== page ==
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Course Information

There are many ways to bring your course ideas to life! Below are a few common routes with links to relevant information, as well as some considerations more generally, for both new and current courses.

New Experimental Offering

  • Want to try out course material/structure before coming forward with a specific course number? A special topics section may be the route for you.
    • Choose an existing special topics course (usually a 295 number) and work with your department/college for scheduling.
    • Make sure to request a Special Topic ID with your scheduling officer so that your section can be identified
    • No existing special topics course in your department/college? Create a new one using the Process Map and the guidelines for specialized coursework developed by the University Courses and Curricula Committee (UCCC) to help both you and your department.
  • Want to have GEP credit along with your experimental offering? A GEP Special Topics course may be the route you need.
    • GEP courses are reviewed by the Council on Undergraduate Education (CUE), so to have a special topics class with GEP credit, fill out the short form for a GEP Special Topics course and work with your college to submit the form to our office for CUE review.
      • Make sure to focus on the alignment of your outcomes and assessments to the objectives of the GEP category that you are aiming for. This is the primary thing that CUE looks for!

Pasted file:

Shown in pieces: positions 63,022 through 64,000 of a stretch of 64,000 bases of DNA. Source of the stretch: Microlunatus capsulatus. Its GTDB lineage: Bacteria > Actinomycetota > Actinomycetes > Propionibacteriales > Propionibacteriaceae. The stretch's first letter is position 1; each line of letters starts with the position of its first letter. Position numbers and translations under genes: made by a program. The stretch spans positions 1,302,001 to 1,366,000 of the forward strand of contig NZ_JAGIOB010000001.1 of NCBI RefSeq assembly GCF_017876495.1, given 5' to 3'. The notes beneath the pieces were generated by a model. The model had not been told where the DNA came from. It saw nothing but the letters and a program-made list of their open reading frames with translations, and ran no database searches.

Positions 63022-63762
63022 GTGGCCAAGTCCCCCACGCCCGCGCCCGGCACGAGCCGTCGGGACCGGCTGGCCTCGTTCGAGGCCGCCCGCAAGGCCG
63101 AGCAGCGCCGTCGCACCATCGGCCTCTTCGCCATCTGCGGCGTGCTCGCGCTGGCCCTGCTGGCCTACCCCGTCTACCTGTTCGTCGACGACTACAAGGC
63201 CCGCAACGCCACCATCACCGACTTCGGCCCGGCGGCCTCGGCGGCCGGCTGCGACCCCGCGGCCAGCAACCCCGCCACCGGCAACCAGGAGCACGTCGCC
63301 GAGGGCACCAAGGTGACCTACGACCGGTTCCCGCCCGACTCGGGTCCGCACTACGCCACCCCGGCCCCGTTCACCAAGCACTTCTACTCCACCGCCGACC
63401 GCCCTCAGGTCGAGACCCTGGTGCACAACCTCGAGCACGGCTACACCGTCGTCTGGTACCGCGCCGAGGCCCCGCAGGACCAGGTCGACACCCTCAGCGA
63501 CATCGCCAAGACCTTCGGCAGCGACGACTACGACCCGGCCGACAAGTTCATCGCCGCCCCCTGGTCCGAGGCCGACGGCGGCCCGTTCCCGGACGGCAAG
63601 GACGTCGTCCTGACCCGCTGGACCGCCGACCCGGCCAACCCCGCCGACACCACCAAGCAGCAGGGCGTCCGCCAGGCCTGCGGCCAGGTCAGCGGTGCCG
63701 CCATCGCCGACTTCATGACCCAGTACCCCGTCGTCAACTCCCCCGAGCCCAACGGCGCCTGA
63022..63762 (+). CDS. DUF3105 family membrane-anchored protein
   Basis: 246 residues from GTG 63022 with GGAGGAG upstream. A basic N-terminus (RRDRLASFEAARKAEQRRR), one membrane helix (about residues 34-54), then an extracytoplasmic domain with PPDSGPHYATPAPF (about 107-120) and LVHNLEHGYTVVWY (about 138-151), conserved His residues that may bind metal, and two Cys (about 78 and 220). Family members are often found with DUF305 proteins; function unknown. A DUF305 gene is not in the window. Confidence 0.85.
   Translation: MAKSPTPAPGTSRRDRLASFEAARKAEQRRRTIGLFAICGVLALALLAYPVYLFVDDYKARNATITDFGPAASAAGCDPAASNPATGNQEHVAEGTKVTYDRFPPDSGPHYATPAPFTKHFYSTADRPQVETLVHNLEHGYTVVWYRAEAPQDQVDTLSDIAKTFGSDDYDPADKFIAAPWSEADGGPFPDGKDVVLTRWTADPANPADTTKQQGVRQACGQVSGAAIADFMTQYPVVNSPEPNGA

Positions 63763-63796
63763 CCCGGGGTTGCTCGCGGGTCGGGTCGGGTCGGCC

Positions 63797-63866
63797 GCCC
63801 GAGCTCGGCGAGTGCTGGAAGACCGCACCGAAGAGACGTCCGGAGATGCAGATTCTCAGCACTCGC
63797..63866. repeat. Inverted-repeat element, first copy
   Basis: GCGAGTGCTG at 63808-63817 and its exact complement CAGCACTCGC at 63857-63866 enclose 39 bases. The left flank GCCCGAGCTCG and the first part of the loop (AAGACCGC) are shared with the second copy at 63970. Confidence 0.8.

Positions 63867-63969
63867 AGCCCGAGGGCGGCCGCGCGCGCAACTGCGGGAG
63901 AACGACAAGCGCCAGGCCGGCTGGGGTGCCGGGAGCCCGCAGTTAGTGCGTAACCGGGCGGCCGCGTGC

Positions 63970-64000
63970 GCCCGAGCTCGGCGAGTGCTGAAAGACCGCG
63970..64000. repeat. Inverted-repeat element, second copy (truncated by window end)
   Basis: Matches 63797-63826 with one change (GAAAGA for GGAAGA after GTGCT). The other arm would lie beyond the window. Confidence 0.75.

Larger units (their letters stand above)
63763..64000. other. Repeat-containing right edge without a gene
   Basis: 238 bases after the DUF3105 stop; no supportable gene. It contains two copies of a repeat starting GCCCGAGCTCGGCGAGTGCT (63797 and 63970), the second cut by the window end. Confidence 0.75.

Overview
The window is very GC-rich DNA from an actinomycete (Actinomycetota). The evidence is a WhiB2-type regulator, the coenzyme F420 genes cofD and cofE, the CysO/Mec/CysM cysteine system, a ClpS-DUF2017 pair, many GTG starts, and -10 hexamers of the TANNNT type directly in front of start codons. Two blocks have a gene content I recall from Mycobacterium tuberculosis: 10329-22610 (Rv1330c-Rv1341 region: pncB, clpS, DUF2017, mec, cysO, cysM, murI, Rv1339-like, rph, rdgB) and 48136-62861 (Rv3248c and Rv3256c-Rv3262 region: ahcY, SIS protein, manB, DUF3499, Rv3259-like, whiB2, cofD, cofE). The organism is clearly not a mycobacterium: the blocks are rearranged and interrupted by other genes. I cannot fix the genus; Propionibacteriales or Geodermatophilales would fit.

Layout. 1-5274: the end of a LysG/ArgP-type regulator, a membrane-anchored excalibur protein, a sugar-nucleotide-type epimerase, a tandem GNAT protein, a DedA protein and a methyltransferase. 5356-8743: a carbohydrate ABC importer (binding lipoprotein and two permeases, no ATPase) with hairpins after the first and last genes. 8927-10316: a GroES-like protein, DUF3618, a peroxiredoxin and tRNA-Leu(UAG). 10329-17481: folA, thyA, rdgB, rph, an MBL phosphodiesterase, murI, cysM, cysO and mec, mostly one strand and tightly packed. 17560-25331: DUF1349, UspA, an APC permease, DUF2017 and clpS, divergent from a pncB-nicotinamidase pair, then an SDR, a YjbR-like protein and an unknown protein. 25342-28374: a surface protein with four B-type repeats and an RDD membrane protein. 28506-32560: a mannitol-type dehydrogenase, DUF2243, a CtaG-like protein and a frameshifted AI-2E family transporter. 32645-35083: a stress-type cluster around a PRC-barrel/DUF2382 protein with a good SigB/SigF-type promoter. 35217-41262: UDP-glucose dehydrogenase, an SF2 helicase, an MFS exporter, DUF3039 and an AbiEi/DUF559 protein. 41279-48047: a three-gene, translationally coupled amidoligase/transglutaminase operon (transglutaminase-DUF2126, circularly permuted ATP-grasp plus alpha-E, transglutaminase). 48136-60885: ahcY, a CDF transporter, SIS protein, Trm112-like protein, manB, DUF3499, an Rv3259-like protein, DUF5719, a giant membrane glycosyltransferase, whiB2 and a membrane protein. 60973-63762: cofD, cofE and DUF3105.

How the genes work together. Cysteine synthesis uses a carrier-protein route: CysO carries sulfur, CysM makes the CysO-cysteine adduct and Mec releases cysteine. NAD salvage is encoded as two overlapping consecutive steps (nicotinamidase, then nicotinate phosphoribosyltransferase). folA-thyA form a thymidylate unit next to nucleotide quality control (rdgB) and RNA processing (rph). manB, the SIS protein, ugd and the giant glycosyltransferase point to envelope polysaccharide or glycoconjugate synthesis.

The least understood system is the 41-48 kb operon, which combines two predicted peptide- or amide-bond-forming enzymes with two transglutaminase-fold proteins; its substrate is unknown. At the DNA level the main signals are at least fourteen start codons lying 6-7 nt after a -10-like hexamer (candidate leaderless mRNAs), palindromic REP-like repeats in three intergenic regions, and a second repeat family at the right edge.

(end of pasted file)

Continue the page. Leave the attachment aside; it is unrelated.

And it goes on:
• Keep in mind the dates and deadlines for CUE review.

New Permanent Offering

  • Ready to propose a new course? Here are some questions to ask to help you plan your route.
    • Do you have a prefix ready to use?
      • This helps define whether or not you will also need to request a new prefix before/alongside your course creation.
    • Where does this class fit in a program or academic level?
      • This will help you choose your catalog number.
      • If your class is a 400-level and will also be scheduled with a 500-level class, you may want to consider creating a dual-level course, which will run your course through graduate-level steps as well as undergraduate-level.
    • Will this class be shared with another department/college?
      • This will help define whether you crosslist the course and run the course through their department/college steps as well.